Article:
Detroit: Appetite for Reconstruction

Credit: KnitSpirit

Credit: KnitSpirit

The photographs depicting the incredible decline of Detroit are shocking but well documented. Images of abandoned hospitals, crumbling theatres, buildings engulfed by trees and slums have a tragic beauty to them. The Motor City’s glory days fell victim to increased globalised competition and a harsh recession, which forced residents to leave the city in their droves. It was the antithesis to the American Dream.

By 2014, the population had dropped to 689,000; two-fifths of the number who lived there in 1960, which explains the eerie, ‘ghost town’ feel of the photography, perhaps best captured by Yves Marchand and Romain Meffre. Documenting Detroit’s decline and capturing the tragedy is perhaps the easy part. As the city climbs out of bankruptcy, its recovery is slowly taking shape  and Detroiters are building their own futures in an attempt to redefine their city.

The question of what to do with the abundance of decaying houses needs to be addressed  before the city can make a realistic, long-term recovery. A glance at reveals that the local government has knocked down over 10,000 vacant homes in a two and a half year period as part of the USA’s largest ‘blight removal’ programme. With the aim to demolish a further 40,000 over the next 8 years, it looks like a trend set to continue.

Credit: Thomas Hawk

Credit: Thomas Hawk

Alongside this demolition programme, however, is the ‘Building Detroit’ initiative, where residents can buy properties at auction from as little as $1000. This makes space for some Detroiters to exercise creativity as cheap prices mean affordability for ambitious innovators with a vision. A combination of low-cost buildings, community spirit and creativity could prove to be the recipe  required to rebuild a unique identity for the city of Detroit.

Three projects that highlight the desire Detroiters have to rebuild their city are:

  1. The Brick + Beam Detroit project, which acknowledges the efforts of residents seeking to find solutions to ‘rehabbing’ existing building structures. Project funding for a supportive network to enable ‘rehabbers’ to work together and share expertise. An interactive map on The Brick + Beam website allows users to show their progress and share insight whilst the resources tab tackles issues such as hiring contractors, DIY surveying and repairs.
  2. Barbers and gardeners unite in a wonderfully creative partnership called ‘The Buzz Initiative’ where modern barber inspired mowing patterns are adapted for vacant lots. (Only in America, right?!) This unique solution to land management has seen different creative talents across the city unite with a shared goal and has been awarded $84,055 in funding.
  3. To some people, unwanted buildings are simply giant blank canvasses and those who paint them are celebrated at the annual ‘Murals in the Market Festival’, which sees 50 local and international artists paint their large scale murals across the Eastern Market District. For a dose of inspiration have a browse at the efforts from last year’s festival.

Impoverished areas sparking unique and exciting imaginative output is not new. Many places have created a specific urban identity, such as Tacheles in Berlin, the street art movement and parts of London or New York before their more recent gentrification. Hardship, natural disasters, loss, recession and other major challenges throughout history have led to creative and determined communities coming forth and reclaiming places across the globe. Instead of being known as the fallen motor city, Detroit could become known as the creative comeback kid.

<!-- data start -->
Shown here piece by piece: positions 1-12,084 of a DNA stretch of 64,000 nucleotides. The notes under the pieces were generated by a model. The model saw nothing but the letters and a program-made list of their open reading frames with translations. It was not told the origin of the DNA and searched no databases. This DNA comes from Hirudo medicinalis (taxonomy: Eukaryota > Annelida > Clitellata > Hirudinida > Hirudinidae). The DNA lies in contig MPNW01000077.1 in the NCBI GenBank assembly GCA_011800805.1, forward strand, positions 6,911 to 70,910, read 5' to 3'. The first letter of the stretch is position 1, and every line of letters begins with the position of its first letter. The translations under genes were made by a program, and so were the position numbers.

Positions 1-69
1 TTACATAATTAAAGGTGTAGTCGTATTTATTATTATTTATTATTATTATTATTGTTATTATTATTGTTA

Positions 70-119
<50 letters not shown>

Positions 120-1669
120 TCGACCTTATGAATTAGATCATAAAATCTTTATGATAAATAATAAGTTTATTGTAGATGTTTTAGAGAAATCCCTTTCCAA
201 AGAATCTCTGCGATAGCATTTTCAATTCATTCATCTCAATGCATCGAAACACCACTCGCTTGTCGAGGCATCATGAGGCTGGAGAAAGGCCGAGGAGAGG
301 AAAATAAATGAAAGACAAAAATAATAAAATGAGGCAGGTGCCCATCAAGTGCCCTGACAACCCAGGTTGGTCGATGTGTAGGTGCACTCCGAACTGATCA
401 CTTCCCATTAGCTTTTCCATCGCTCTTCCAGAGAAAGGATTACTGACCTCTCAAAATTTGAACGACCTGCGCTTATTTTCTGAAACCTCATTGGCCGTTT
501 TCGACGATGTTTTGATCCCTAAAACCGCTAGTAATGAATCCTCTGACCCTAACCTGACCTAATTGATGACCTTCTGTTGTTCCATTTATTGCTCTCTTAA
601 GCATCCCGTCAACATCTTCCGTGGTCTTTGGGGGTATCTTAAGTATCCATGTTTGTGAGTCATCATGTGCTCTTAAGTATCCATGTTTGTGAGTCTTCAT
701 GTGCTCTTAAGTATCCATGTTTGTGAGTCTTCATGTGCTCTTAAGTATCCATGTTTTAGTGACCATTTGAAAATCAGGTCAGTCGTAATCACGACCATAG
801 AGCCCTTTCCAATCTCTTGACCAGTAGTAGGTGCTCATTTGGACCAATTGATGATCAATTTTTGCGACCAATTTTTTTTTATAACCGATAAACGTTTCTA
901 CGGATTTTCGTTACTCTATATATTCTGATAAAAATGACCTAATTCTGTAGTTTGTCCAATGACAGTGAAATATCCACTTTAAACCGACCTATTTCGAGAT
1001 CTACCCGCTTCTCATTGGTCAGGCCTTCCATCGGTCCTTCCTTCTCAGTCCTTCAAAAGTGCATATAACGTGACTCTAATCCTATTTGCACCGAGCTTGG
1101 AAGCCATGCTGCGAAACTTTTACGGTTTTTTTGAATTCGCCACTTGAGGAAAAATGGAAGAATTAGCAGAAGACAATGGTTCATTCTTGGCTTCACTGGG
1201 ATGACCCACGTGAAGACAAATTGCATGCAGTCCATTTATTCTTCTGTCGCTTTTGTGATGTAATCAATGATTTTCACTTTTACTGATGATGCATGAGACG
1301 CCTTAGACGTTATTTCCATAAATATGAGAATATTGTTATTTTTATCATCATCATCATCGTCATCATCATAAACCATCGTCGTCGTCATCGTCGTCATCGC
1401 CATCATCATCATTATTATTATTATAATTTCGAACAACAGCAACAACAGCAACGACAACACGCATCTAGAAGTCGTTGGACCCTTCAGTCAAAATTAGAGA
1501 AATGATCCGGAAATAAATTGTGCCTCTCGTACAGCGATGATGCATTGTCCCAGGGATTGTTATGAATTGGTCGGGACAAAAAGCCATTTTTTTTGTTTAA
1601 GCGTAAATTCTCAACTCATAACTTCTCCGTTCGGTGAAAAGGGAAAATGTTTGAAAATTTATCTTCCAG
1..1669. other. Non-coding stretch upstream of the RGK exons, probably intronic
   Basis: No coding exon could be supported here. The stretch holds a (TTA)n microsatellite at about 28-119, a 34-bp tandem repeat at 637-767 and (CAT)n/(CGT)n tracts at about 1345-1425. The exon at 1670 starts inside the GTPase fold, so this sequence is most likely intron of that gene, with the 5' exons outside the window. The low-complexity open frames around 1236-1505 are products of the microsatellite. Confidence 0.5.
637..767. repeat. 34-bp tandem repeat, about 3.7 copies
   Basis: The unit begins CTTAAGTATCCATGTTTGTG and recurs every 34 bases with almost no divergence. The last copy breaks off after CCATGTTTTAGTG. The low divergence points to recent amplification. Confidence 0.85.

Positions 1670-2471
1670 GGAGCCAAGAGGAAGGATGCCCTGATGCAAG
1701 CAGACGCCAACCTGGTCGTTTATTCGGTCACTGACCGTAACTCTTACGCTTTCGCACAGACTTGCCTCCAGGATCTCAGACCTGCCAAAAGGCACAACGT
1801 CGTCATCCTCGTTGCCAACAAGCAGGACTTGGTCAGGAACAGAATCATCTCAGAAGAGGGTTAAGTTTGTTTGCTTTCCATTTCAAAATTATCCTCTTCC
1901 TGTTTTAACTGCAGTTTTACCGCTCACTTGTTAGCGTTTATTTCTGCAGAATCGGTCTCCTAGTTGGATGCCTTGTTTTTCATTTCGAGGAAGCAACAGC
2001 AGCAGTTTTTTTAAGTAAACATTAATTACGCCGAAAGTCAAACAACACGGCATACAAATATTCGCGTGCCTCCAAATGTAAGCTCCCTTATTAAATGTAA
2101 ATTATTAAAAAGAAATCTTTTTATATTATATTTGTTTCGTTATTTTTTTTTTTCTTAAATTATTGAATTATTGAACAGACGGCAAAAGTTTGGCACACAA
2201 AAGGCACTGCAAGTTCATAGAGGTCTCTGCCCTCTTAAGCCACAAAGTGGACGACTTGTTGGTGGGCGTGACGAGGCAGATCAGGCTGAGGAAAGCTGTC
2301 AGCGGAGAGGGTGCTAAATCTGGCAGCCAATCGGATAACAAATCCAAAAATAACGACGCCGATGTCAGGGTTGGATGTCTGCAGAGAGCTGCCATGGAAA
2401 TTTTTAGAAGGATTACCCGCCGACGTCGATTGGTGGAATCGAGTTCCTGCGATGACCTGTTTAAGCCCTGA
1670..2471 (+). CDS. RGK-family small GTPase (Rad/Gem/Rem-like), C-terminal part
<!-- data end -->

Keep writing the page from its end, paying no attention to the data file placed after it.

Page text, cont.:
In order to achieve this, local government agencies should choose to support the redevelopment of the city through the arts, seeing them as pivotal to the city’s future, understanding the value in them and, thereby, securing the sustainable regrowth of Detroit.

#BackingTheBlues at RKH

We’re proudly supporting Leicester City by taking part in the #BackingTheBlues campaign on Friday 29th April. Before everything in the office turns blue for the day, we asked Leicester fans from the team to share their memories of supporting Leicester City and feelings at this late stage of the season.


My Mum and Dad started supporting City straight after the Second World War, going to matches with my Mum’s Dad.

The first game I went to was the first leg of the 1963/64 League Cup Final. We’d moved to live in Stafford and I saw the game with my Mum and Dad at Stoke City on 15th April 1964. I was 9, Gordon Banks was in goal for Leicester, Stanley Matthews was still a Stoke player but injured for this game, it ended as a 1-1 draw.

Since that game I have seen at least one Leicester game in every season; at times I have been able to follow them home and away, and for most of the last 25 years I’ve been a season ticket holder.

This season is by far and away the best, far beyond what I ever could have hoped for. My more realistic hope was that I might see us win the FA Cup, I’m overwhelmed at the thought that we may end up winning the Premier League.

So many memories over those years, time makes the rubbish fade and picks out some of the highlights:

  • I was one of at least 42,000 on 13 March 1968 for an FA Cup replay against Tommy Docherty’s Rotherham that we won 2-0. There were so many in there that my feet were often off the ground and I saw very little. Dangerous but exciting.